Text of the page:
To examine the apoptosis inside tumor, TUNEL (Terminal deoxynucleotidyl transferase dUTP nick end labeling) was applied to detect DNA fragmentation that results from apoptotic signaling cascades. PEG-N109C-vcMMAE, N109C-vcMMAE and TRAIL induced apoptosis in tumor cells obviously, while MMAE alone could seldom kill tumor cells in vivo (Fig. 5d and Supplementary Figure S4). According to these results, tumor cells probably obtained resistance to TRAIL after several TRAIL dosages and begun to overgrow ever since. The results above are consistent with the in vivo antitumor activities of TRAIL and TRAIL conjugates (Fig. 5a–c).

Toxicity studies of PEG-TRAIL-vcMMAE

As MMAE is highly toxic, we also studied the toxicities of TRAIL and its conjugates. The body weight of all groups kept stable during animal experiment except for MMAE group (Supplementary Figure S5). The average body weight of MMAE group decreased beneath 20 g at the end of experiment, indicating the existence of severe body damage caused by MMAE. Histological sections of the major organs from mouse were examined after H&E (Haematoxylin and eosin) staining (Fig. 6). It was found that lung bronchial epithelial cells (black arrow) were exfoliative and disordered and pulmonary alveolus were full of erythrocytes. Besides, part of the hepatocytes were found to be apoptotic (Fig. 6, dashed arrow), suggesting severe liver toxicity. No obvious toxicities were found in other organs and groups. Therefore, the conjugation of MMAE with TRAIL or PEG-TRAIL could significantly reduce or even eliminate the toxicity resulted from MMAE.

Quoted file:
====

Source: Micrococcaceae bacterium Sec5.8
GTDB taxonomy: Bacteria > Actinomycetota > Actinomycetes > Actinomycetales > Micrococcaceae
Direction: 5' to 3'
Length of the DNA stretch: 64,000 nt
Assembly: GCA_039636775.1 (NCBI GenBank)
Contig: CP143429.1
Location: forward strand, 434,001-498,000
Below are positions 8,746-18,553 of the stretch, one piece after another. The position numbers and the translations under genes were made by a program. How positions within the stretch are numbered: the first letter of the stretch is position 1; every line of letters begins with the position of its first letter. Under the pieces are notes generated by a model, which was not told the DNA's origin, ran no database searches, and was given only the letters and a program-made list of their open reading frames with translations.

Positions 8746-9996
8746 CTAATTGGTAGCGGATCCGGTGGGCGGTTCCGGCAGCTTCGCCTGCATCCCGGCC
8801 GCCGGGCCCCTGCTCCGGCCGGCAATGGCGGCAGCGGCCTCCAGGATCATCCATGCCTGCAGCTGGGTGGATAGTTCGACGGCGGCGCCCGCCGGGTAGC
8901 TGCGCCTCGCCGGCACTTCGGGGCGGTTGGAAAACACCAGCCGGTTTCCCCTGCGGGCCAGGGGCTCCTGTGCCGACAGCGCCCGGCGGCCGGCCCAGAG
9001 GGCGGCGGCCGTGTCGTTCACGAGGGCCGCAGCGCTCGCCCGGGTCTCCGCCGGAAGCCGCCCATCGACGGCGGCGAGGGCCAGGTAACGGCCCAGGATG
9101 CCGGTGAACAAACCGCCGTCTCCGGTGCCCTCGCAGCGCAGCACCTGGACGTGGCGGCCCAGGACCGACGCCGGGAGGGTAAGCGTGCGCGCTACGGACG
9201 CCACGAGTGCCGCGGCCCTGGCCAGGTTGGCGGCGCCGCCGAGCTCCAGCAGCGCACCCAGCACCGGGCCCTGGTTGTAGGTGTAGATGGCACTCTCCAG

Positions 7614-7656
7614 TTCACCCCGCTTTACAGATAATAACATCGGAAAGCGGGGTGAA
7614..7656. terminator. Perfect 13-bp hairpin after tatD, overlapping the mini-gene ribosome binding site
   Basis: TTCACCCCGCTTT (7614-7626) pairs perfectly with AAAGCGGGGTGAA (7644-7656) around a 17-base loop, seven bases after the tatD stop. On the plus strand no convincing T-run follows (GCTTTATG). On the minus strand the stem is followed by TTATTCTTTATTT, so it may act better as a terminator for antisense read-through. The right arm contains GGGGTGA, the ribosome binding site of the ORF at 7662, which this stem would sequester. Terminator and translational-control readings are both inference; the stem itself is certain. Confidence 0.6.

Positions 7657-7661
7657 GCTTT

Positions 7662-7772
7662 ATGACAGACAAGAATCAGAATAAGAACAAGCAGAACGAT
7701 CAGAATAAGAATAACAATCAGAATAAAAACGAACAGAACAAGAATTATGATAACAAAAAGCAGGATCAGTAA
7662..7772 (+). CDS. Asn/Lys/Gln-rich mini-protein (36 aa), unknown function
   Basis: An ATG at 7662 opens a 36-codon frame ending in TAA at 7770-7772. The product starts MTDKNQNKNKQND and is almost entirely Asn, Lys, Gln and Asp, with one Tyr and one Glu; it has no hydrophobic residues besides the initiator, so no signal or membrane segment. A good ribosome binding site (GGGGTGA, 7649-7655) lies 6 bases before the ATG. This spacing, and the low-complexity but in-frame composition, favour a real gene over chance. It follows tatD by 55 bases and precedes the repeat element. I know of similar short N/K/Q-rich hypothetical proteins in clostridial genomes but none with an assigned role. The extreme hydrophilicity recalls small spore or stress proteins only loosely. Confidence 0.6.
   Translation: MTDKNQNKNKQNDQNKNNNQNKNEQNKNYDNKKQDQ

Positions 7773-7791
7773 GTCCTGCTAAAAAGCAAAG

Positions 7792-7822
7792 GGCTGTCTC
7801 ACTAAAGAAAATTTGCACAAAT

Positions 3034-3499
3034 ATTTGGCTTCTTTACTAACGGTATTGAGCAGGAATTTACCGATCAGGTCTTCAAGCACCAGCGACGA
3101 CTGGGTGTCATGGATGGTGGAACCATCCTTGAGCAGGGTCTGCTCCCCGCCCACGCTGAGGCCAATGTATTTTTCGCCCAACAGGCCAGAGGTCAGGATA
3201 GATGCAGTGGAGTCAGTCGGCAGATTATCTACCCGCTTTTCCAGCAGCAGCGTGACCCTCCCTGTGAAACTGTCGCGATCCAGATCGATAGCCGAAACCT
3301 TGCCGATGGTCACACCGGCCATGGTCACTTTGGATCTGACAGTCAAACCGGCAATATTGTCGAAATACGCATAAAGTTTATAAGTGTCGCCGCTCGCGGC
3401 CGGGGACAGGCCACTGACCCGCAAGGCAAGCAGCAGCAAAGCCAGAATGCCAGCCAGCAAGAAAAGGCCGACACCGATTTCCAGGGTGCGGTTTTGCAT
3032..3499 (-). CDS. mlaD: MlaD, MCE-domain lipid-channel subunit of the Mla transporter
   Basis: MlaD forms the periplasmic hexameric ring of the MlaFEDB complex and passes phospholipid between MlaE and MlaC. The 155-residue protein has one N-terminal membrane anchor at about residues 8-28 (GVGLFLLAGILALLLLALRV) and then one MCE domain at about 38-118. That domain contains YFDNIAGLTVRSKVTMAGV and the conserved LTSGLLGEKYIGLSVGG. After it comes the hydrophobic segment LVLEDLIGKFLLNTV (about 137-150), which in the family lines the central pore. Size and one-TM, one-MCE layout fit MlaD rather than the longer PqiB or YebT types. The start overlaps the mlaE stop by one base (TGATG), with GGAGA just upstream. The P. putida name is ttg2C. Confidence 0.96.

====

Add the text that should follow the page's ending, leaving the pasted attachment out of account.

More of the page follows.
Figure 6
figure 6

Histologic investigations of lungs, livers and kidneys for the toxicity evaluation.

One representative mouse was picked from each group 24 hours after the fourth dosage and tissues were investigated histologically after H&E staining. Magnification of lungs and kidneys was 400×, while liver was 100×.


Although TRAIL showed promising anticancer ability in preclinical studies, the shortcomings started to impede further development of TRAIL in clinical trials. Therefore, the drug delivery of TRAIL limited by poor pharmacokinetics, together with induced TRAIL resistance of tumor cells, probably were the major reasons of the withdrawing of TRAIL from Amgen and Genentech pipelines14. In order to improve the in vivo antitumor activities of TRAIL, these deficiencies should be addressed via strategies like fusion protein or protein modification20,21.